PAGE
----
It is not uncommon for existing wildflower meadows to become patchy over time as parts die back and fail to self-seed. If this happens, you may wish to sow grass or wildflower seed into the bare patches; this is a useful option if you are covering a large area of ground; pre-grown plug plants can be relatively expensive.
grass or wildflower seeds
Use a rotary mower to trim areas that you wish to reseed. Begin using the blades on a high setting, and then work down until the exposed sections of soil can be seen.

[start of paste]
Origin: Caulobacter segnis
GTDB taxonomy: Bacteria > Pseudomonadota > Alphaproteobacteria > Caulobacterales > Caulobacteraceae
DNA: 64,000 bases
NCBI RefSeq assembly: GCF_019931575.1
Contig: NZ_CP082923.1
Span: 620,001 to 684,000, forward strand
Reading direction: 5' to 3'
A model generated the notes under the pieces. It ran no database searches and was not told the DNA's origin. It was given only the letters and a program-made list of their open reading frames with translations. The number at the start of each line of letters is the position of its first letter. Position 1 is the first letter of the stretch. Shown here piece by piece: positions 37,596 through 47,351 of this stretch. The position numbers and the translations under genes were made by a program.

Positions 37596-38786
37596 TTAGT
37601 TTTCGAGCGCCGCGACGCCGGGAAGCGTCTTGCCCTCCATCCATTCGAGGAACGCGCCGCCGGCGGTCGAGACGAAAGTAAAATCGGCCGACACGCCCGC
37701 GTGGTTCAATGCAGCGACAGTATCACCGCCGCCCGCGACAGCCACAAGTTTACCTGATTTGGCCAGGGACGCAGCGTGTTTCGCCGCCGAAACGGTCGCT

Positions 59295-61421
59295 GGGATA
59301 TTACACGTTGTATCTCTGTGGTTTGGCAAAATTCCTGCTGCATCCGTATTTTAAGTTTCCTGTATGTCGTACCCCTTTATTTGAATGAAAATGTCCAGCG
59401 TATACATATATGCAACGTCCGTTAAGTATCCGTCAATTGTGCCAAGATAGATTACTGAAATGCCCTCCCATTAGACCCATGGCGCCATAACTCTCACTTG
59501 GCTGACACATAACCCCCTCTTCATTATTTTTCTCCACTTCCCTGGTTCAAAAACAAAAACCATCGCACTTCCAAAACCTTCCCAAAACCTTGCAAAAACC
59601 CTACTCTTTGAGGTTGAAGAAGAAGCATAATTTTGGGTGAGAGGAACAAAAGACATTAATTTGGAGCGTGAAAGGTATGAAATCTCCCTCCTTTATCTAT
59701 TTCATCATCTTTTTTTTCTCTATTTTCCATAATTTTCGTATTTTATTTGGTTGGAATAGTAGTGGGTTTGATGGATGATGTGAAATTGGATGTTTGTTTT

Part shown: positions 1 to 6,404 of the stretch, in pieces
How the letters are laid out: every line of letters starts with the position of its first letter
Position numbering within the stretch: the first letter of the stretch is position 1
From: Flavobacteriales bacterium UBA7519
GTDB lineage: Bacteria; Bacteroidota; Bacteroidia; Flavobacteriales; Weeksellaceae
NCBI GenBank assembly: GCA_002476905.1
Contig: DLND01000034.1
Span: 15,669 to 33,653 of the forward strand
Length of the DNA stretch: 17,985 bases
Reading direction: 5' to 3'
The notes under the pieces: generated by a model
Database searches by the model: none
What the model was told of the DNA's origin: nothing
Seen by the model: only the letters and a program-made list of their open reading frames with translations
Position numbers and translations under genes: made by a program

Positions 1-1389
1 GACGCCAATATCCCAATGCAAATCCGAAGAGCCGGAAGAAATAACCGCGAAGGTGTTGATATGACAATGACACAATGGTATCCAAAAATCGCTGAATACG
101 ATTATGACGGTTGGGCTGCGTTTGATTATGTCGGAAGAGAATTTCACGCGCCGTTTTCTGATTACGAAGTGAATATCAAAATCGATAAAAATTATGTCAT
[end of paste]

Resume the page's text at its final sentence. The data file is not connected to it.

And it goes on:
Use a landscape rake to roughly rake the soil until it is a fine tilth. Remove any perennial weeds that you come across, such as thistles and nettles, being careful to remove the whole root.
Measure it out and then distribute it over the bare patches. Gently rake it into the ground using a fine rake. Continue this process for other bare patches in the meadow.
Annual seeds flower after a few weeks; perennials, such as Verbena bonariensis, shown, may not flower in their first year. Cut the plants back once the flowers have died. Rake up the clippings to ensure the soil fertility stays low.